As California’s adult-use market nears its first year of existence, issues that have come under review include deliveries, the forthcoming final regulations, licensing, the illicit market, demand, and employment.
Regarding deliveries, various reports describe how many of California’s delivery services operate without permits. Municipalities have banned delivery services, but the state’s Bureau of Cannabis Control contends that delivery is legal everywhere. As the year ends, the legality, let alone the regulation, of the highly competitive delivery market remains unsettled.
Regulations are also in flux. The final (rather than the emergency) set of regulations is expected early next year, and their arrival should bring some stability to the market. The California Bureau of Cannabis Control (BCC) has ended its hearing period on the new regulations, which seem likely to squeeze out some businesses but provide stability for those that have the means to meet the new rules. Another development is that the BCC has begun issuing annual licenses, which should have a similar stabilizing effect on the market.
Smaller businesses struggling among tighter regulations
The legal market could use some stability. Bloomberg.com reports that “Thousands of manufacturers, growers and retailers have lost their licenses amid tighter regulations on marijuana.” The result is that legal businesses are losing market share to illicit businesses, which do not have the same expenses. According to the president of the California Cannabis Manufacturers Association, “The illicit market outnumbers us by five to one.” The Sacramento Bee reports that “In February, more than 6,000 dispensaries and delivery services in California were listed on Weedmaps. By contrast, the state had licensed 580 dispensary and delivery companies at that time.” These numbers can be expected to shift, however, as criminal and civil enforcement catch up to the marketplace. Until then, however, the stresses of competition and regulation are leaving bigger and fewer legal businesses.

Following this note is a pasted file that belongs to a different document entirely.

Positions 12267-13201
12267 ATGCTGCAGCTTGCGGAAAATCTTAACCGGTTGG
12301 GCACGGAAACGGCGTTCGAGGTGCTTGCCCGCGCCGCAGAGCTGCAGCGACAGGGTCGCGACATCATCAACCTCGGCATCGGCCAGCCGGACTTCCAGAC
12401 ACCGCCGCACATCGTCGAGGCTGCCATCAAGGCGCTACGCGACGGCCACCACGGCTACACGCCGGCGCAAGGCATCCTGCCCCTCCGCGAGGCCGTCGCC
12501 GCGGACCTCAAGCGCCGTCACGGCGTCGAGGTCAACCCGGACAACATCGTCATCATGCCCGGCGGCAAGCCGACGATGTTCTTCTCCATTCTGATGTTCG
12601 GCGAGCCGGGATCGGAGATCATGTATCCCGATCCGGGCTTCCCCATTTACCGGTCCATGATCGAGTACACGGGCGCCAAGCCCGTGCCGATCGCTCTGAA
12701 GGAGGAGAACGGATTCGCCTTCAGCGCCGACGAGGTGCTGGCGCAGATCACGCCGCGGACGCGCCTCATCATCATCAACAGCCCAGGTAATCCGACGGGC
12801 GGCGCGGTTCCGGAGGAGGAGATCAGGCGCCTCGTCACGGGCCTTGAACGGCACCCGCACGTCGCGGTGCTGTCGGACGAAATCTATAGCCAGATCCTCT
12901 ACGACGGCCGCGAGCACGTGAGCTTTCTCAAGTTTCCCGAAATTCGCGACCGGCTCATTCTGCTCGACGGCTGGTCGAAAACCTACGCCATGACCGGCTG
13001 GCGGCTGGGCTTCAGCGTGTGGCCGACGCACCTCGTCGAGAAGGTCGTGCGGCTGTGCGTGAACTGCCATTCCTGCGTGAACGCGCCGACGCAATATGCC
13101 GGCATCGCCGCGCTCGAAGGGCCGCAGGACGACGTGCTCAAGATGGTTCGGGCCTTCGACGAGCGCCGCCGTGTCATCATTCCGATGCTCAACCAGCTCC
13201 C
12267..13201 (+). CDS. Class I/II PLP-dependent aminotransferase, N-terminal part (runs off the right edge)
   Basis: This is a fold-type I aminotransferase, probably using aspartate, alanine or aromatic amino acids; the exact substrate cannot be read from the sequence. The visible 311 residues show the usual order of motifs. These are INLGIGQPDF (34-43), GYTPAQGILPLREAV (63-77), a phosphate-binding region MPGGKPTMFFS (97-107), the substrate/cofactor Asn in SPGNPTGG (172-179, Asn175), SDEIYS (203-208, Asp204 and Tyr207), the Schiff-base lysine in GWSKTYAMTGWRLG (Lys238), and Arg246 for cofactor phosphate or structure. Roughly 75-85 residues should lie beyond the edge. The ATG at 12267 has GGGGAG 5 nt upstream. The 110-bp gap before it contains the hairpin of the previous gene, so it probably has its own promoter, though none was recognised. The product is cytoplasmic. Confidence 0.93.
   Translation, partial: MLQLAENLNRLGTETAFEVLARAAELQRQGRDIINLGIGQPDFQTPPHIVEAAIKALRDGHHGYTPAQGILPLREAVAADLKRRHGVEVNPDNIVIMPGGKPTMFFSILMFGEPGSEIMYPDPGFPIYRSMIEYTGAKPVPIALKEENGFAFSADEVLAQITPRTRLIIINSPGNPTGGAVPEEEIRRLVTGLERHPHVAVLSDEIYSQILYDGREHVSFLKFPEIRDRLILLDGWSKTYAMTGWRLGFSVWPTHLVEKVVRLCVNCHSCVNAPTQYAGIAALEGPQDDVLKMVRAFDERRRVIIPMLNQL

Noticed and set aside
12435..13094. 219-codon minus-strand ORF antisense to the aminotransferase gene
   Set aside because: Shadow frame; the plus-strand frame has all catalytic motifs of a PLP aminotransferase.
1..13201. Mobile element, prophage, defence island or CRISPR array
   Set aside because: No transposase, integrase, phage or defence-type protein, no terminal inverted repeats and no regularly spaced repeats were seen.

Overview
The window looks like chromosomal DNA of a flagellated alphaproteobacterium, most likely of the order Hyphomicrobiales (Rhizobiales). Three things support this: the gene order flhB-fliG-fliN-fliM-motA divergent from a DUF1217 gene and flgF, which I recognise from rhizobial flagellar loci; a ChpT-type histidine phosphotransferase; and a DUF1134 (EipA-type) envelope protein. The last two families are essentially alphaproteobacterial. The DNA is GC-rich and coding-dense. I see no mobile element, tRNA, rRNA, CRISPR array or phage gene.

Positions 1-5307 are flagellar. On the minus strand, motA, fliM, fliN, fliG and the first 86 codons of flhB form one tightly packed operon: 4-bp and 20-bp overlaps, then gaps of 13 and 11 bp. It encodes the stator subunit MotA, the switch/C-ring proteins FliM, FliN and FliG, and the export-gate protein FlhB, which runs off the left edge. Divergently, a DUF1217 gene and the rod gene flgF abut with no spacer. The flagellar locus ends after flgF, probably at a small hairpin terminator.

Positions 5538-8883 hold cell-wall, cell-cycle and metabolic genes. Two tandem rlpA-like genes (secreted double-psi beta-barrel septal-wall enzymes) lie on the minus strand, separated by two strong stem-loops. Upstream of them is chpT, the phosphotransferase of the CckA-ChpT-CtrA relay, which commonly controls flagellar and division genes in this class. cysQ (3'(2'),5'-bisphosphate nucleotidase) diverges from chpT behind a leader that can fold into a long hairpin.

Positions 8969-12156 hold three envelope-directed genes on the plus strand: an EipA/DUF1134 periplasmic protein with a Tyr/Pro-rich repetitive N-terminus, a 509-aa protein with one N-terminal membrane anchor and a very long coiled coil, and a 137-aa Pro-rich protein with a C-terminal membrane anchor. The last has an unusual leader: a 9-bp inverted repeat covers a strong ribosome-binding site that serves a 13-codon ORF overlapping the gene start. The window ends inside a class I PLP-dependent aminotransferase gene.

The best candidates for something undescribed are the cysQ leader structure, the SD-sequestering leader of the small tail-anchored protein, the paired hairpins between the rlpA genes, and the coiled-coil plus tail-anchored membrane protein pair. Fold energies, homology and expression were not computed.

Demand is going up
Surviving businesses have something to be encouraged about, however. Demand is expected to increase in 2019. A report from BDS Analytics predicts that the legal market will reach $5.1 billion next year. While many of California’s localities have banned legal businesses, this situation may improve, however, as tax revenue from legal businesses continues to increase. In the first quarter of 2018, the California Department of Tax and Fee Administration reported tax revenue of $60.9 million. In the next quarter the amount was $74.2 million. As tax revenue increases, local governments that have been banning marijuana businesses may reconsider their position.
Another issue that bodes well for the future of legal marijuana in California is that it is creating jobs, which, like tax revenue, are popular with municipalities. A cannabis staffing agency, Vangst, reported a 690% growth in listings in the first seven months of 2018. BDS Analytics predicts 100,000 Californians will have jobs in the marijuana industry by 2021.
As the first year of legal adult use ends, many of California’s marijuana businesses may lack state licenses or local permits, but as the market proves its ability to pay taxes and create jobs, state and local laws and regulations are likely to find stability, as happened with alcohol after prohibition ended.
What do you think? What’s in store for the adult use market in California? Leave a comment below.